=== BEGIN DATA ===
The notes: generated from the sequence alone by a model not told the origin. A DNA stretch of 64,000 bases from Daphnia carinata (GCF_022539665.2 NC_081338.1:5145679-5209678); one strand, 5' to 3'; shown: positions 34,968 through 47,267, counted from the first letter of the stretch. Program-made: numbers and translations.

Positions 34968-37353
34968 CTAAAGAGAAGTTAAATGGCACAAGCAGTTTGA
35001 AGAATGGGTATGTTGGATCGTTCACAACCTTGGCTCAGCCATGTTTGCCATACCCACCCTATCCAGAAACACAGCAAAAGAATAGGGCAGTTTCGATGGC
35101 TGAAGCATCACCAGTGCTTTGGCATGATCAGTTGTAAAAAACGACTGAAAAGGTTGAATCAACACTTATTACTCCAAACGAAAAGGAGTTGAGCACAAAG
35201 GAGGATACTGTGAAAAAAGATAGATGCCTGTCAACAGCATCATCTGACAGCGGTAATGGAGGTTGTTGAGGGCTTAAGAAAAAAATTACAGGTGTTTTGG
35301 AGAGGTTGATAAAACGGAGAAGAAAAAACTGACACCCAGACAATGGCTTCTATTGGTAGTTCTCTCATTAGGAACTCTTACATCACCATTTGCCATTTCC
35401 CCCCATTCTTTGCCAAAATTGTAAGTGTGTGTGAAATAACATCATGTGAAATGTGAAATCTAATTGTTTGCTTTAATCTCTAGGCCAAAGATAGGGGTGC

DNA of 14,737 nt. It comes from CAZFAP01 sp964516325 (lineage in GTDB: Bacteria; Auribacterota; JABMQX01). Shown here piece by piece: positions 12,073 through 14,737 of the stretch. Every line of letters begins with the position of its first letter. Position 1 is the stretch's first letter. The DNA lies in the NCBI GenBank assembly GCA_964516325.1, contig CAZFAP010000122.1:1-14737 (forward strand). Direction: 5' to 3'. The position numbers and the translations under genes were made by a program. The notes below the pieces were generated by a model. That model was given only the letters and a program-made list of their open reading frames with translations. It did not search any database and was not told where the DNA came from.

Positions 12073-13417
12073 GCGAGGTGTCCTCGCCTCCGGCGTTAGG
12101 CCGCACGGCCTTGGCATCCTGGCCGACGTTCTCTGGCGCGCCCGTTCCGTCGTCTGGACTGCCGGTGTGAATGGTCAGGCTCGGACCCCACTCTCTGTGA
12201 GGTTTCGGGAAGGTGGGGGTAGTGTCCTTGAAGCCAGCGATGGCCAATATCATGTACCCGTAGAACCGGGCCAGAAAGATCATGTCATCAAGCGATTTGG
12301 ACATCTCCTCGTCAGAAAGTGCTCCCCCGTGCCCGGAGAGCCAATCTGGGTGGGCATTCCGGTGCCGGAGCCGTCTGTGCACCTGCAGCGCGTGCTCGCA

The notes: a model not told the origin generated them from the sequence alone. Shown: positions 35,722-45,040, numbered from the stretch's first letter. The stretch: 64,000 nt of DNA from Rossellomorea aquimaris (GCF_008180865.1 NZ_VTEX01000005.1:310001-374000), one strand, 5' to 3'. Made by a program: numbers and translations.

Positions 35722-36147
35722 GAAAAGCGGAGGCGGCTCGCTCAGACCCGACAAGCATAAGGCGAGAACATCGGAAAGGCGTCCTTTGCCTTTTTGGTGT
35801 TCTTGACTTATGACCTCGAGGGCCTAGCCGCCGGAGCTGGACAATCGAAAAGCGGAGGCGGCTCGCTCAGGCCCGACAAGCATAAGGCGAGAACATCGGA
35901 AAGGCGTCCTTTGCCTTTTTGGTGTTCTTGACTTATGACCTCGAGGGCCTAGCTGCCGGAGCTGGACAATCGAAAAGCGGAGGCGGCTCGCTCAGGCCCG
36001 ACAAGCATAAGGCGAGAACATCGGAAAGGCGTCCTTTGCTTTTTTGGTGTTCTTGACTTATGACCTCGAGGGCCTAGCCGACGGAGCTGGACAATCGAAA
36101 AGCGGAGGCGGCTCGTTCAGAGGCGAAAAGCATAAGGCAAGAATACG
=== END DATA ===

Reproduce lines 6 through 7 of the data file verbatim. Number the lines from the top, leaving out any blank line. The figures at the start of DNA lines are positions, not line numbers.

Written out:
35201 GAGGATACTGTGAAAAAAGATAGATGCCTGTCAACAGCATCATCTGACAGCGGTAATGGAGGTTGTTGAGGGCTTAAGAAAAAAATTACAGGTGTTTTGG
35301 AGAGGTTGATAAAACGGAGAAGAAAAAACTGACACCCAGACAATGGCTTCTATTGGTAGTTCTCTCATTAGGAACTCTTACATCACCATTTGCCATTTCC